Lessons learned from my internship at Yahoo!

22 07 2010

Almost as soon as I landed in Australia, I was lucky enough to snag an internship as political news intern at Yahoo!7, Australia’s top internet, television and print media company.

One of the many lounge areas of Yahoo! where I interned.

With a federal election coming full swing, I was pushed into the deep end of Aussie politics and government history. My main duties included researching and sourcing online galleries and story ideas, and working with news assets through Yahoo!’s content management system for their online exclusive campaign package.

As I did with my previous internship, I wrote the most important things I learned from my experience. Below are three from working at Yahoo!7:

  1. I love and miss the process and intricacies of reporting. Sifting through bureaucratic reports, obtaining public documents, interviewing, shoe-leather reporting, researching, multimodal reporting and the list goes on. Although my work involved journalistic qualities, working for an information technology, product and services company was not that same as working for an intrinsically news-oriented organization. Since news content from places like Google and Yahoo! rely on wire services, I worked more with managing news content than producing it. While it allowed me an opportunity to critically analyze more of the theoretical aspects of news dissemination in online platforms, I realized just how much I missed good ol’ shoe leather reporting. I’ve come to realize it’s the interaction, involvement and intimacy related to reportage that I love the most about journalism.
  2. News companies can learn a thing or two from Yahoo and Google. News companies and publishers might hate aggregators like Google, but after working for an internet information company, there are some gems the news industry, who’s shaky internet economy is causing financial strain, can take away. Unlike what many people think, Yahoo! and Google are two very different companies. Mashable Co-Editor, Ben Parr, likens Yahoo! to be a content-driven company while Google focuses on technology. For news companies, it wouldn’t hurt to take a case study of Yahoo! and  learn more about how useful services and engaging content can drive eyeballs to their site (most national news companies understand this, but many smaller to midsize companies are floundering here). News companies could also benefit from Google’s experimental ethos in creating innovative technology and tools that benefit users.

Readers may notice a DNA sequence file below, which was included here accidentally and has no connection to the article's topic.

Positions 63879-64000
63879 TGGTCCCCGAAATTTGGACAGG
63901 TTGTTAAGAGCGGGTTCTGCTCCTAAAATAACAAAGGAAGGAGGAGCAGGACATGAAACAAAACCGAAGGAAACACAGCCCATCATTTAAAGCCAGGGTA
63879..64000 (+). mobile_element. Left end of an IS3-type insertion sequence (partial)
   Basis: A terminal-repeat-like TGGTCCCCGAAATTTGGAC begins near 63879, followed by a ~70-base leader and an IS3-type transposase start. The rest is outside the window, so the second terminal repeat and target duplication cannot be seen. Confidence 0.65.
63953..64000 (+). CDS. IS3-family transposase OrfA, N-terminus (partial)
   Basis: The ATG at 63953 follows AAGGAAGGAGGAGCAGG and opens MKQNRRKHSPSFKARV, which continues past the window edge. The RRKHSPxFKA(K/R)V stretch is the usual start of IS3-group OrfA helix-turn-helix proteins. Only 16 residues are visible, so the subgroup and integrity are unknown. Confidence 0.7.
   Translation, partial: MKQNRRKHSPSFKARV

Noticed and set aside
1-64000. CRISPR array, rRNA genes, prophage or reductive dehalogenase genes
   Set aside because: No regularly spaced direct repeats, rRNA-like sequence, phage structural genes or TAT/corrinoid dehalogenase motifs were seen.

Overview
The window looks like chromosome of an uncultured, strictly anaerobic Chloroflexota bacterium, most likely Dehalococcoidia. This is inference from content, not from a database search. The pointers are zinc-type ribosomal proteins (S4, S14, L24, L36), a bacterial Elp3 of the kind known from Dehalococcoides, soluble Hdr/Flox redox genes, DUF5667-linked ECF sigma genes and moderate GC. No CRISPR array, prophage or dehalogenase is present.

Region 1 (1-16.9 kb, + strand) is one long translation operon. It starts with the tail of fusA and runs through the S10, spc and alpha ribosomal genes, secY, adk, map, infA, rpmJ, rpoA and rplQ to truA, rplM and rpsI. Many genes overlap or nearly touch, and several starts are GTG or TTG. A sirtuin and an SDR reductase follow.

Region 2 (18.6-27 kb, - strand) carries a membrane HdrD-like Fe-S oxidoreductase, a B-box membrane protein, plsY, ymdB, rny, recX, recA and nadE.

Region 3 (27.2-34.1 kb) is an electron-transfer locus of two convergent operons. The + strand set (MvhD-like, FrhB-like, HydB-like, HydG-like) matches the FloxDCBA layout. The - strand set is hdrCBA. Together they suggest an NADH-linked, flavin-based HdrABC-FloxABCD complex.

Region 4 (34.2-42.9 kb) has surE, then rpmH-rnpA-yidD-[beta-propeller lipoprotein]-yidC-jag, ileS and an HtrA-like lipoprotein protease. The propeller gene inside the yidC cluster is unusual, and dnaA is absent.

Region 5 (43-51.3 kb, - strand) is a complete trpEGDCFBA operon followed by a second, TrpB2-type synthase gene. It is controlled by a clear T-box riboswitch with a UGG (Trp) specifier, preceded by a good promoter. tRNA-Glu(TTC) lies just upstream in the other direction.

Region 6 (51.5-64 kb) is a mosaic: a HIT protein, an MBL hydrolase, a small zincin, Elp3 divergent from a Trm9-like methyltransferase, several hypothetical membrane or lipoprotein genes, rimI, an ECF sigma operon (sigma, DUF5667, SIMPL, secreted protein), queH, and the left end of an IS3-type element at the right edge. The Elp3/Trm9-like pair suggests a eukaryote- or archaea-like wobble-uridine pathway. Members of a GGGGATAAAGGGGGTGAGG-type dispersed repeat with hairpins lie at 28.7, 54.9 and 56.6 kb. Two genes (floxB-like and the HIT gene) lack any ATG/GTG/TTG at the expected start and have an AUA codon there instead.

3. As an intern, you work for your company, but your company should also work for you.  Yes, you’re the fresh-faced, wide-eyed eager intern responsible for duties your boss hands to you, but he/she is also responsible to make sure you get the best experience possible (I’m not talking about lame stuff like your boss assigning you coffee runs). I’m still learning how to be more assertive when it comes to making sure my experience is holistic and rewarding as I can make it. For example, because I was handed a list of tasks to be completed by my last day as soon as I started, I felt I would inconvenience them if I asked to reach out and have experience opportunities. I would have loved to have shadowed with their Seven Media Group partnership, one of Australia’s top network news companies, to see what TV journalism is like outside the states, but in the end, I was to afraid to ask. Simply put, it never hurts to ask.

Getting my toes wet in radio broadcasting

18 04 2010

As a student journalist specializing in multimedia, radio production is one of my least areas of experience. My home university doesn’t offer the best in this area of journalism, which is in part why I decided to study at a university that has the resources and technology to provide deeper knowledge and experience on how to make news in a medium that solely depends on sound.

The audio file below was my first assignment in my radio production unit. A partner and I was given the task to think up of a question and ask it to people on the streets while we capture their responses with a recorder. This bread and butter practice in journalism is known as vox pop.

A reporter interviewing a protester outside Calgary's U.S. consulate. This is one of the pictures by me at the Pan-Canadian Day of Action on Canada's military involvement in Afghanistan put on by the Canadian Peace Alliance in downtown Calgary, Alberta.

Vox pop is from the Latin phrase vox populi meaning “voice of the people.” The method of asking people on the street about their opinions on a particular issue is a common practice in radio, print and TV journalism (The online medium has similar practices such as crowd sourcing and interactive capabilities that allow for comments and dialogue in forums, blogs and news sites).

My vox pop question: If your home was on fire and you only could save one possession, what would it be? With the recent fatal roof insulation program debacle that sparked criticism towards Australian Prime Minister Kevin Rudd, We asked students at Macquarie University what they would save. Most responses were sentimental or purely for practical reasons (and some outright kooky that didn’t make it to post production).

Click on the link below to listen.


A Yank soon-to-be Sydneysider

12 02 2010